Mid-summer and cranking deep brush simply go together in the mind of pro angler Jimmy Mason. Brush was a huge deal on Alabama’s Lake Wheeler, where Mason grew up fishing. He and his dad fished a lot of deep brush during the summer, especially at night during four-hour jackpot tournaments. In fact, if they fished tournaments three nights in a week, a fourth night might have been spent planting new brush.

Mason’s three staple lures for fishing deep brush have always been a big crankbait, spinnerbait and worm. The crankbait often produces the biggest fish, though, and is his go-to for daytime brush fishing.

“That has always been a DD22,” he said. “It is the one I reach for.”

Cranking Approach

When Mason gets in range of known brushpile, whether by triangulation or an icon on his GPS, he casts until he feels it or looks with his electronics to get a precise location and then puts down a marker buoy.

“There’s nothing more accurate than a marker buoy directly over the brush for setting up to make good presentations,” he said.

Mason typically starts out on the deep side of the brush and casts past it into shallower water so his lure works down the slope toward the brushpile. As the lure approaches the zone, he feels for the line rubbing brush and slows his presentation just a bit so he can work the lure over the top of the brush and bump it some but not crank way down into the brush and get hung.

“That’s really important, because you don’t want to hang and mess up the brushpile.” He explained. “It’s something you get more and more of a feel for as you do more of it, and you learn to ‘worm’ a crankbait through a brushpile.”

After Mason has cranked a brushpile for a few minutes, he’ll normally pick up a 10-inch YUM Ribbontail and make a few additional casts for fish that might be in a different mood. He’ll then reposition the boat 90 degrees around the brush, so he’s perpendicular to the slope, and try presenting the lure from a different angle. After that, he might try the shallow side or he might just move to another brushpile.

“This isn’t school fishing,” Mason said. “You’re fishing each brushpile for one, two or three fish. Five would be almost like a school.”

Consequently Mason rarely fishes any one brushpile for more than about 10 minutes before he moves to the next one. He’ll typically have quite a few piles identified, and he’ll fish them in a milk run, going back to the beginning after fishing the last one. By day’s end, he will have fished most of his brushpiles four or five times.

“Often the biggest fish will hit on the first or second presentation, so by letting a brushpile rest and coming back, you give yourself the best opportunity to put together a really good bag,” he said.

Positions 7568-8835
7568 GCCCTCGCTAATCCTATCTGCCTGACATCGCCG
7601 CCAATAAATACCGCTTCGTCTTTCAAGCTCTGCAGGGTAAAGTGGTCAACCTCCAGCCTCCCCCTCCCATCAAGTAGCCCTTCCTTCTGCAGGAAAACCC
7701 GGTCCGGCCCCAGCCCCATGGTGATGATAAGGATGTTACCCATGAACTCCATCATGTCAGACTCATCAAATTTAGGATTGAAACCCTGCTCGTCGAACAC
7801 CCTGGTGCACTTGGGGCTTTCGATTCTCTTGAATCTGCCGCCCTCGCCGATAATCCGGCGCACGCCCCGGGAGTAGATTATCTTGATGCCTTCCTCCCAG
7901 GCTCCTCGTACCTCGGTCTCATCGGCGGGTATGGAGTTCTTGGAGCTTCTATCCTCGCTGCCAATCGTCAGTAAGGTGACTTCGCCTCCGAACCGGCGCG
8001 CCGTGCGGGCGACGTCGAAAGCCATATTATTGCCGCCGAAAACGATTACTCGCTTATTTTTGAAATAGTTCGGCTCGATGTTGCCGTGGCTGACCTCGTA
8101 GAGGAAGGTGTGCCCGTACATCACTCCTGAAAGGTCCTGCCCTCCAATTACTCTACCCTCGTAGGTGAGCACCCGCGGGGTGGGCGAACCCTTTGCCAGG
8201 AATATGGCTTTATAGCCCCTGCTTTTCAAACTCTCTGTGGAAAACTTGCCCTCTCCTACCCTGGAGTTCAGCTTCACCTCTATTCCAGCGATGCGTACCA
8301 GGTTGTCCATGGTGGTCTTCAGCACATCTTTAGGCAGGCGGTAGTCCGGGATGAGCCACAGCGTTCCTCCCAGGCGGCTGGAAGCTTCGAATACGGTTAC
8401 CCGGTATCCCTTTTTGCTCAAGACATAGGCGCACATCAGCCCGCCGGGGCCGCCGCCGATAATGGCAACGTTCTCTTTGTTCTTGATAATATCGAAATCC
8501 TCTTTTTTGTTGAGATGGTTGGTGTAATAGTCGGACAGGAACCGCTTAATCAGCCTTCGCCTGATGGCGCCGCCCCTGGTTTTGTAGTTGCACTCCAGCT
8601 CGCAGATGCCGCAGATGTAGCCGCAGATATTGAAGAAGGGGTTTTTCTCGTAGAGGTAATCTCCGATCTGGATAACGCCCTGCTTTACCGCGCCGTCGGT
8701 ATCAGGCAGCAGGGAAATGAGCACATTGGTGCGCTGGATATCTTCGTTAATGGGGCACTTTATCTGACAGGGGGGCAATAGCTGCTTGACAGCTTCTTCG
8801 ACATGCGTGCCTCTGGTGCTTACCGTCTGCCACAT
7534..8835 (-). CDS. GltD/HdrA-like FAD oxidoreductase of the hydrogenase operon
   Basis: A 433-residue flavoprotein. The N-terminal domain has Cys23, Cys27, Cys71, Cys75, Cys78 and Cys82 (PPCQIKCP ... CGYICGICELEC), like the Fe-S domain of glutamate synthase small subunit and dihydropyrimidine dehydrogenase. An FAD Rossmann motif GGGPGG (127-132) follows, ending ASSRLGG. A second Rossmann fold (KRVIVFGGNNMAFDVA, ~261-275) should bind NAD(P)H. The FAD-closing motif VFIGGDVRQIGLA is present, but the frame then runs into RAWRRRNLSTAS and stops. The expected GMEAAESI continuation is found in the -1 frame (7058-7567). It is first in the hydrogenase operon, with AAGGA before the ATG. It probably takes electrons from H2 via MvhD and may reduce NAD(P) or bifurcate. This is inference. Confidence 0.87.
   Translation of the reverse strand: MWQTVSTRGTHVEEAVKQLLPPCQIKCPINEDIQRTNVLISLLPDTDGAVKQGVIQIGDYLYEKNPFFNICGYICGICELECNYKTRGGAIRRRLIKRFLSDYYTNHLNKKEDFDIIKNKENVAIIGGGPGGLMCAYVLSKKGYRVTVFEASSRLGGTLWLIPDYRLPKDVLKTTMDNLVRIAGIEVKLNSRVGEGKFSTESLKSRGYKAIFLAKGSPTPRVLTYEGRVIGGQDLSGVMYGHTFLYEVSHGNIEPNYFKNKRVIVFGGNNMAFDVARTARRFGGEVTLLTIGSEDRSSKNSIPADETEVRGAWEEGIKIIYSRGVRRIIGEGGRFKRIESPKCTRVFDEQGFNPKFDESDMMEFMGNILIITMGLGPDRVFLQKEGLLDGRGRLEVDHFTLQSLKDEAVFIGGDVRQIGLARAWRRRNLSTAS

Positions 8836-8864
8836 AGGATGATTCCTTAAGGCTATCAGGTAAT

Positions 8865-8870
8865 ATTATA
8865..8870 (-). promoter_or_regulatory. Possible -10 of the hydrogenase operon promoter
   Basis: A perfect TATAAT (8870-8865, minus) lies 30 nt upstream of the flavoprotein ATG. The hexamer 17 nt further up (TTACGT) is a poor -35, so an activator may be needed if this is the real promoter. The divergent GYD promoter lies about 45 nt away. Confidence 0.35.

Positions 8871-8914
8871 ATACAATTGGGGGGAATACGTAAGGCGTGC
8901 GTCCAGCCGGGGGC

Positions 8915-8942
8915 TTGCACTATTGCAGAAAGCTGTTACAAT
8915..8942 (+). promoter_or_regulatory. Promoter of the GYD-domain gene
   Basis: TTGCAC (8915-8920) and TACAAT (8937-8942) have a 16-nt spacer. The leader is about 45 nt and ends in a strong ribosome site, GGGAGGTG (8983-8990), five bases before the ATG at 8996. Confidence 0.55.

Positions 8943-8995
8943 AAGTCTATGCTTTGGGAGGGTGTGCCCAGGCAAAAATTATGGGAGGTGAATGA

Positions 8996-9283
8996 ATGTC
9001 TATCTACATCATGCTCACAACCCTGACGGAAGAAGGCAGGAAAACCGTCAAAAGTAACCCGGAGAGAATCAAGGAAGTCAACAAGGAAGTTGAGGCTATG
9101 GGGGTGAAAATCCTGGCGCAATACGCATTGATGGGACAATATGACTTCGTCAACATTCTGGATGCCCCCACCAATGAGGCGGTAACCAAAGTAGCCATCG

Brush Cranking Gear

Because bass that are using deep brush are mostly feeding on shad, Mason sticks with shad color patterns. He pointed toward Sexy Shad, Nutter Shad and Chartreuse Blue as a few favorites, noting that he considers Chartreuse Blue a very good shad imitator in deeper water, where light penetration is reduced.

For cranking deep brush, Mason always uses copolymer line instead of fluorocarbon because copolymer line is more buoyant, which helps the lure come up when he is working it through the top of the brush. He also uses a graphite rod, instead of the fiberglass he favors for some cranking, because he wants maximized sensitivity to feel the line and lure hitting the brush. He prefers a 5.3:1 reel, but he believes the most important consideration is to always use the same speed of reel.

“You want everything to be the same with your reel speed, your rod and your line so you know what it feels like and how much the lure is moving relative to how far you turn the reel handle,” he said.

Brush Locations

Most places Mason fishes are waters he has fished for many years, so he already has countless brushpiles marked on his GPS. If he was fishing less familiar waters and planning a brush strategy, he would invest time to search with his graph and find a bunch of brushpiles before he ever started fishing, ideally on another day.

In terms of summer locations, Mason likes main-lake spots or far the lower ends of major creeks, and he favors deep flats or other areas that are somewhat featureless and where fewer anglers will search for fish and will find and fish the same brush. In places like Pickwick that have a lot of current running through the main body, the most productive brushpiles typically are in areas that are at least somewhat protected from the strongest current, he noted

“When you’re looking for brush, think about the kinds of areas where you’d want to sink brush, and you’ll probably find some there,” he said.